My grandpa is both muttering and burping constantly.
[T]o tell the workers in the handful of rich countries where life is easier, thanks to imperialist pillage, that they must be afraid of “too great” impoverishment, is counter-revolutionary. It is the reverse that they should be told. The labour aristocracy that is afraid of sacrifices, afraid of “too great” impover- ishment during the revolutionary struggle, cannot belong to the Party. Otherwise the dictatorship is impossible, especially in West-European countries."
— V.I. Lenin, Speech on the Terms of Admission to the Communist International, July 30, 1920. (via brown-eggs)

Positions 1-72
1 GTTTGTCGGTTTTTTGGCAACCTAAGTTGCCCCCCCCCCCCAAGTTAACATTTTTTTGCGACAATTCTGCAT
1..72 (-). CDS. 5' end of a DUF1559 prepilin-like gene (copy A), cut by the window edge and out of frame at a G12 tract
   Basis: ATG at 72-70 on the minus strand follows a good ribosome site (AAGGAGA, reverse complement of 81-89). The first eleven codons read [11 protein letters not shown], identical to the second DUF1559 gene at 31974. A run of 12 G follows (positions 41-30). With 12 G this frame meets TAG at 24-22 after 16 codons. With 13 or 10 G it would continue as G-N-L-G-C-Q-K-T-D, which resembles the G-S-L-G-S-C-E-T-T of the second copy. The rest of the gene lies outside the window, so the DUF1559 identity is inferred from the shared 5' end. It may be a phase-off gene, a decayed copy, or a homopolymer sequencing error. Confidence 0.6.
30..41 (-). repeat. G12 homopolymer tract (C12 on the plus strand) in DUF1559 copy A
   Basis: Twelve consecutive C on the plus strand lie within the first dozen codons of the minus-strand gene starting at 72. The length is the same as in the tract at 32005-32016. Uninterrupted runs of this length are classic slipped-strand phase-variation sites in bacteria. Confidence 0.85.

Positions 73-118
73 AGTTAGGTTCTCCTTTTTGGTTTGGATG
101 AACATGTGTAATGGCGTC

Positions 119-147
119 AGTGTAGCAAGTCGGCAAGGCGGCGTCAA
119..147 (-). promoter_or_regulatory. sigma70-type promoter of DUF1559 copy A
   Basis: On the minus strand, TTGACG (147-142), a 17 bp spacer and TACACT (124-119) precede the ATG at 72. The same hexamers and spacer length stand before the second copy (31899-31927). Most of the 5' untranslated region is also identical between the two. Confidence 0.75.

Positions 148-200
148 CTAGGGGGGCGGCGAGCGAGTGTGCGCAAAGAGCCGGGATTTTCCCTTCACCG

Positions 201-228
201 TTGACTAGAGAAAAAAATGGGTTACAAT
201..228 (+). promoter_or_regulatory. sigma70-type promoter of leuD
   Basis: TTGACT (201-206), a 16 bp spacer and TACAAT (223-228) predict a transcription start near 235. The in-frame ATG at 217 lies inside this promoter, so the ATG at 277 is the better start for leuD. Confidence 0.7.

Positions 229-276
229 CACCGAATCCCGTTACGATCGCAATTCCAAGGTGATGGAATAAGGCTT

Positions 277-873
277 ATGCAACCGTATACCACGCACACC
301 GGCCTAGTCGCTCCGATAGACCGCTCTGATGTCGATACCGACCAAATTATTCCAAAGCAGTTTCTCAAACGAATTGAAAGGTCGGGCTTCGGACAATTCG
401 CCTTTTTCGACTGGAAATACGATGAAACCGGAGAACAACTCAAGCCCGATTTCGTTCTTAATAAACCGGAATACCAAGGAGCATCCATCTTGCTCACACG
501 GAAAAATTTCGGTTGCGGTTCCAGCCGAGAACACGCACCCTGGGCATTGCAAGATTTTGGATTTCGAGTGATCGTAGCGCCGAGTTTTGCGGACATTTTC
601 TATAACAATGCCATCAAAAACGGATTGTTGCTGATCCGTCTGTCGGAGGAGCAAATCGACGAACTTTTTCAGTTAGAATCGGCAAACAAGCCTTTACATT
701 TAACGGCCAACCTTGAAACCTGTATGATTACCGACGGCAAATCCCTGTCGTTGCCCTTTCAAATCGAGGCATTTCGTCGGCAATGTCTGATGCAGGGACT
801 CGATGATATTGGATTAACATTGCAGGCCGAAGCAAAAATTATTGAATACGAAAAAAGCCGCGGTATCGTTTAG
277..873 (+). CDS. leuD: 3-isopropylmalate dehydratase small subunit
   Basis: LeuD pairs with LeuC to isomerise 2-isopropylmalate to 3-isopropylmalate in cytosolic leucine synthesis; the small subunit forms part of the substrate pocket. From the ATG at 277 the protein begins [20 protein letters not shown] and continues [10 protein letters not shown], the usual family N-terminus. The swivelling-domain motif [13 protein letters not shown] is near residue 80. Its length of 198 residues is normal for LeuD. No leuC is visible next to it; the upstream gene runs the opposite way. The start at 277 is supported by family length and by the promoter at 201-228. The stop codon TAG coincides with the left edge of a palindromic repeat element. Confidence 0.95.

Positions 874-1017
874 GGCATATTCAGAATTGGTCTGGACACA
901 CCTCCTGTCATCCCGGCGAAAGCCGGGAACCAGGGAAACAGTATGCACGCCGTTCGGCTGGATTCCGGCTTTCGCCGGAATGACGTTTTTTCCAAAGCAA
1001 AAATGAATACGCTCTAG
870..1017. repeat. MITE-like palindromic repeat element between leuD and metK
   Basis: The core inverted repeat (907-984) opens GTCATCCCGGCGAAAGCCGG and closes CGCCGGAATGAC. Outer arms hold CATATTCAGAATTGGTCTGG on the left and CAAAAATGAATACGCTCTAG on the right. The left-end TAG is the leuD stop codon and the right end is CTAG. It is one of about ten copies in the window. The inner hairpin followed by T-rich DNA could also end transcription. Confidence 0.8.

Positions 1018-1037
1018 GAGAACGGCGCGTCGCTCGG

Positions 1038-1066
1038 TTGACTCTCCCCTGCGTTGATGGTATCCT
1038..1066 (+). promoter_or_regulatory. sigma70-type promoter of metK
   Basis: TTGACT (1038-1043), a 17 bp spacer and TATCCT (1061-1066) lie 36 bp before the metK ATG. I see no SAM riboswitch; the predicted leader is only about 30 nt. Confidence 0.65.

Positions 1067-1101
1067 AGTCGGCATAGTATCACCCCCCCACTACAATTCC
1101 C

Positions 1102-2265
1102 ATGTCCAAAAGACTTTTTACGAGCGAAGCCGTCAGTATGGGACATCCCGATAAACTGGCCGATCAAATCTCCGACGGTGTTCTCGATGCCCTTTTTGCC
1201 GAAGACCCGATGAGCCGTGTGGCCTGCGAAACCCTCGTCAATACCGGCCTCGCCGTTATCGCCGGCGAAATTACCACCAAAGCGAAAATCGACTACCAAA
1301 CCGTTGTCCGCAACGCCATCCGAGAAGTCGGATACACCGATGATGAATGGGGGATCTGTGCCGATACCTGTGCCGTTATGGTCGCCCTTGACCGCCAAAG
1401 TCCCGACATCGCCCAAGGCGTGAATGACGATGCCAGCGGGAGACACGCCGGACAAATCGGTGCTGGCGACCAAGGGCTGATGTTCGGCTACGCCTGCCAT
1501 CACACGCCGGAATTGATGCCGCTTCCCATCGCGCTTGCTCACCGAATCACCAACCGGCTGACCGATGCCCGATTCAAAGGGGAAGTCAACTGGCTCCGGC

Anonymous asked: So basically, you're saying that I will have to share my shirt in socialism/communism.
Not necessarily but you will probably have to make sacrifices including in the realm of what possessions you have access to as the productive forces are redistributed globally and relations of production begin to shift. My point is that there is nothing “personal” about so-called “personal property,” as those goods can’t get to you without social processes, social processes that will necessarily change during socialism.
I don’t see the use in trying to “soften” our call for the abolition of private property by making a distinction for so-called “personal property” because for the proletariat at large, it doesn’t really matter because they don’t have anything anyway. For the working class in imperialist centers it is counter-productive (or as Lenin put it, outright counter-revolutionary) because it is meant to convince First World workers that they will not have to give up “too much.” So in neither case is it good rhetoric.